Confocal microscopy acquires sample image light from the focal plane of the microscope objective and rejects all other sample light that arises from out-of-focus positions. Rejection is accomplished by placing a pinhole in an optical plane conjugate, or confocal, to the sample plane but in front of the light detector. Here, light from other positions within the sample is blocked or is greatly attenuated by the pinhole stop. Light emanating from the sample plane passes through the pinhole, is recorded and eventually transformed into an image. The pinhole diameter range of 50–200 µm eliminates as much out-of-focus light as possible while passing a detectable amount of focal plane light. The small diameter of the pinhole is designed to match the diameter of the Airy disc to increase resolution and decrease the thickness of the optical plane (confocal slice thickness). Maximum resolution is achieved when the pinhole diameter is the same size or slightly smaller than the Airy disc; which eliminates the associated diffraction rings and resolution-limiting wave interference. All modern (post 2008) confocal microscopes have a single pinhole for all detectors. However, when scanned on a line-basis (Zeiss "MultiTracking") this results in slightly different confocal slice thicknesses between excitation wavelengths. When the pinhole is set to approximately 1 Airy, confocal slice thickness is a function of pinhole diameter and Emission wavelength. The mismatch in confocal slice thickness, as a result of a "source" single pinhole is particularly apparent when imaging a sample at widely differing Em wavelengths. e.g., DAPI vs Cy3. Slice thickness mismatch can be avoided if the pinhole diameter is normalized for each Ex wavelength during Z-scanning.

This equation from Carl Zeiss Inc describes the parameters of the confocal slice thickness.

In order to create an image, light from every point in the sample plane must be projected through the pinhole and recorded. There are two methods used to form an image. One method scans the sample at a rapid rate (using either multiple pinholes or an illumination slit) and projects the light onto an image plane in near real-time. Video rate microscopes often detect sample light with an area detector such as a CCD digital camera, or the human eye, thus allowing true color images to be seen. However, rapid scanning decreases the total amount of acquired light, and thus the level of the signal that may be detected.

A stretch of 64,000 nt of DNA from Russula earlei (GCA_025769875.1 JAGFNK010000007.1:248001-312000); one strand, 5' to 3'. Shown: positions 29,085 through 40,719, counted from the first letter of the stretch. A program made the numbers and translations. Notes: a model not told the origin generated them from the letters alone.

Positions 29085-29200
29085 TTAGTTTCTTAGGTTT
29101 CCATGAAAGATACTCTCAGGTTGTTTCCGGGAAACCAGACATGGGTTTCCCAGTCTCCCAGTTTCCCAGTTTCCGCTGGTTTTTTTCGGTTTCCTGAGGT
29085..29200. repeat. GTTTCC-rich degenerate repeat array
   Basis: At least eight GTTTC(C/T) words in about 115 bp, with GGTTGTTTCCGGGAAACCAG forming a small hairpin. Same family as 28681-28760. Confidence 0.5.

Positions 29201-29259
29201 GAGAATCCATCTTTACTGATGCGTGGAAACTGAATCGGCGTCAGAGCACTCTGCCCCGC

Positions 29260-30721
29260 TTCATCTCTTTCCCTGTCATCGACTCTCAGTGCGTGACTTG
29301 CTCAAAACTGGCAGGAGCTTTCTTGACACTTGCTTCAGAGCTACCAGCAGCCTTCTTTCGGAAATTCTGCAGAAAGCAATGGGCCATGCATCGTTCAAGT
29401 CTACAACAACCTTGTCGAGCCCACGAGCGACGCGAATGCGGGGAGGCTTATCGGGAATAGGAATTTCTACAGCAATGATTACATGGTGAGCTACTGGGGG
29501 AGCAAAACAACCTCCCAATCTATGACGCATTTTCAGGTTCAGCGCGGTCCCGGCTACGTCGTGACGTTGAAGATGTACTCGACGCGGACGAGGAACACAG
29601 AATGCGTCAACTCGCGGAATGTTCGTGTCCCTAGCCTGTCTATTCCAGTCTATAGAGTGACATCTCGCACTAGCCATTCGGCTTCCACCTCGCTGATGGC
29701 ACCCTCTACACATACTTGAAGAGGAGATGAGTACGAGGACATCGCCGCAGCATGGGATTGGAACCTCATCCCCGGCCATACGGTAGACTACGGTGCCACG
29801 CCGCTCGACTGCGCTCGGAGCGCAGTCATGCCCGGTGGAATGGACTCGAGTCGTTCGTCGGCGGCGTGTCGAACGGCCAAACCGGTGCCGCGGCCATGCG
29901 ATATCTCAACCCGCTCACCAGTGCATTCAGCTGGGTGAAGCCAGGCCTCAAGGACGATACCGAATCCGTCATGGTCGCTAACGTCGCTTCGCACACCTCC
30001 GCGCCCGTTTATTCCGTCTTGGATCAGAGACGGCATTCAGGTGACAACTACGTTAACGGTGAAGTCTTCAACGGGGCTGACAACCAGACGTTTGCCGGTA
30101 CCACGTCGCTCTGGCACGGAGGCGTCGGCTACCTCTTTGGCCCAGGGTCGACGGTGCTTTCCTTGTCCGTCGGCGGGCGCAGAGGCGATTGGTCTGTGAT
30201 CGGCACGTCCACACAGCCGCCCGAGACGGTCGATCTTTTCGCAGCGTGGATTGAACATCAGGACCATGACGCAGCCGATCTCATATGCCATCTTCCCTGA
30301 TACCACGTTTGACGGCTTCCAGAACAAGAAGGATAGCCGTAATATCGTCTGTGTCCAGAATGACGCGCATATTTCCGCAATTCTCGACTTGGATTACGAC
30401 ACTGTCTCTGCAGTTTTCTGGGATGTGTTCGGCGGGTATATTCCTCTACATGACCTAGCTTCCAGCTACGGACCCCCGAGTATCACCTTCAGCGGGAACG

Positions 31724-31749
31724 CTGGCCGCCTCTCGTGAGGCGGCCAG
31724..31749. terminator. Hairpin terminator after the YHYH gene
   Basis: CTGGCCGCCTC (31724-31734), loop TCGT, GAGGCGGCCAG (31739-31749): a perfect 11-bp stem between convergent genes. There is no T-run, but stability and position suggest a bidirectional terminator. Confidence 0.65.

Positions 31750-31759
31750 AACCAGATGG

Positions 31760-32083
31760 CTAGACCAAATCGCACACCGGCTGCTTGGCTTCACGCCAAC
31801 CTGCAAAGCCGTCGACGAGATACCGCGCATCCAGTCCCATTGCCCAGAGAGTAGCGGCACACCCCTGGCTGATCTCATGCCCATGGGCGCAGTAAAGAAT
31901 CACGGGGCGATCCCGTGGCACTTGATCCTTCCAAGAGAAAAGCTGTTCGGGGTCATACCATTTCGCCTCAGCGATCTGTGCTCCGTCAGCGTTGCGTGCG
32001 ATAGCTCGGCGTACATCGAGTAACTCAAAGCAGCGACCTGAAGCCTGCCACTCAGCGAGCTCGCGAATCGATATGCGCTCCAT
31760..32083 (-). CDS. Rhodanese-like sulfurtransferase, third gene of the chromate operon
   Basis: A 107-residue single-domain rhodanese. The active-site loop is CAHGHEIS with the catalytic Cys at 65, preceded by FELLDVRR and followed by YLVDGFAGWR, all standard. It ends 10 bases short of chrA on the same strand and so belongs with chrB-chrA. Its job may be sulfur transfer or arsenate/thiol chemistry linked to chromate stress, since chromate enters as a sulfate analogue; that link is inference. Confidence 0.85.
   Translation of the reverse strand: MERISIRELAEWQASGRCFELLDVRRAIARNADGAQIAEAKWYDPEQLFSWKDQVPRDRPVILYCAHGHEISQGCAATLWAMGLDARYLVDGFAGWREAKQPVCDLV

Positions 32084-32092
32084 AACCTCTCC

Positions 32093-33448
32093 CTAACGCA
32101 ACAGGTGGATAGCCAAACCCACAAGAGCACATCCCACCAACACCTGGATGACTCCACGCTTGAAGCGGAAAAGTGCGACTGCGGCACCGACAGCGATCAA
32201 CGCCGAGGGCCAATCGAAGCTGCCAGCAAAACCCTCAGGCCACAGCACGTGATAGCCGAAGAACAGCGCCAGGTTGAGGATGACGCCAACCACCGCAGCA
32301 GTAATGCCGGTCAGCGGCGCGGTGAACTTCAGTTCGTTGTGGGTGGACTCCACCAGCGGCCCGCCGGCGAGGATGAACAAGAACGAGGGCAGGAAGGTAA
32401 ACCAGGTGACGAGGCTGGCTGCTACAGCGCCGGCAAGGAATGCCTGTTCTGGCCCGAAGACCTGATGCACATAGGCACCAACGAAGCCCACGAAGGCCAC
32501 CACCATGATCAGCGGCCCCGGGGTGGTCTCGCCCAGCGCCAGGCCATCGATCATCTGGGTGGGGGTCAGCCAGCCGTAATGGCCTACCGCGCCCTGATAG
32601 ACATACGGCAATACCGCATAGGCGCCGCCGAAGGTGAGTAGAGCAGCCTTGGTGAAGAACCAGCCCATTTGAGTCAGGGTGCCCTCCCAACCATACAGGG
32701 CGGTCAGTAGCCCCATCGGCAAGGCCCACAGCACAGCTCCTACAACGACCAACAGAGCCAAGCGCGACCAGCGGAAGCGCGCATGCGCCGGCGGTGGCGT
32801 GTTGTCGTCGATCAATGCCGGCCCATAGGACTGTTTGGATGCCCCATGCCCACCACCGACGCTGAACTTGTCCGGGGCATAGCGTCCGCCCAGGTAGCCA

An alternate method scans the entire sample at a much slower rate with only one illumination spot. Light from each sample plane position is stored in a computer image file as a single intensity value, along with the x, y, and z (focus position) coordinates. To acquire an array of point, or pixel, values, the microscope scans the object in a regular pattern (“raster” or saw tooth) with excitation (laser) light, and samples the emitted light at periodic intervals (usually milliseconds per pixel). Each imaged sample point is painted to a computer screen at the appropriate coordinates, intensity values, and channel colors to reconstruct the confocal sample slice. Computer image processing is used subsequently to reconstruct each image, thus observation of the sample is not in real-time but can take 3–20s per optical section (depending on scan resolution, number of channels, etc).
Light paths and major components of a generic laser scanning confocal microscope. Light from a laser (or multiple lasers) passes through the primary dichroic mirror ("Dichroic beam splitter) and is set to raster scan via the X and Y scanners. Laser light is focused on the sample plane by the objective, and is raster scanned across the sample. Emitted light from fluorescence passes back through the scanning mirrors ("descanned") and is focused on the pinhole. The Sample plane and Pinhole are in conjugate planes. The light then passes through the pinhole, passes through one or more secondary dichroic mirrors to separate emitted spectra, and is detected.

The detectors are usually PhotoMultiplier Tubes.

3-dimensional images are created by imaging successive focal planes.

There are two dichrioc mirrors shown. The Primary Dichroic Mirror reflects lower wavelength laser light onto the sample. The upper Mirror (past the pinhole) serves to transmit emitted light from the sample laterally to the detectors for multiple channel imaging.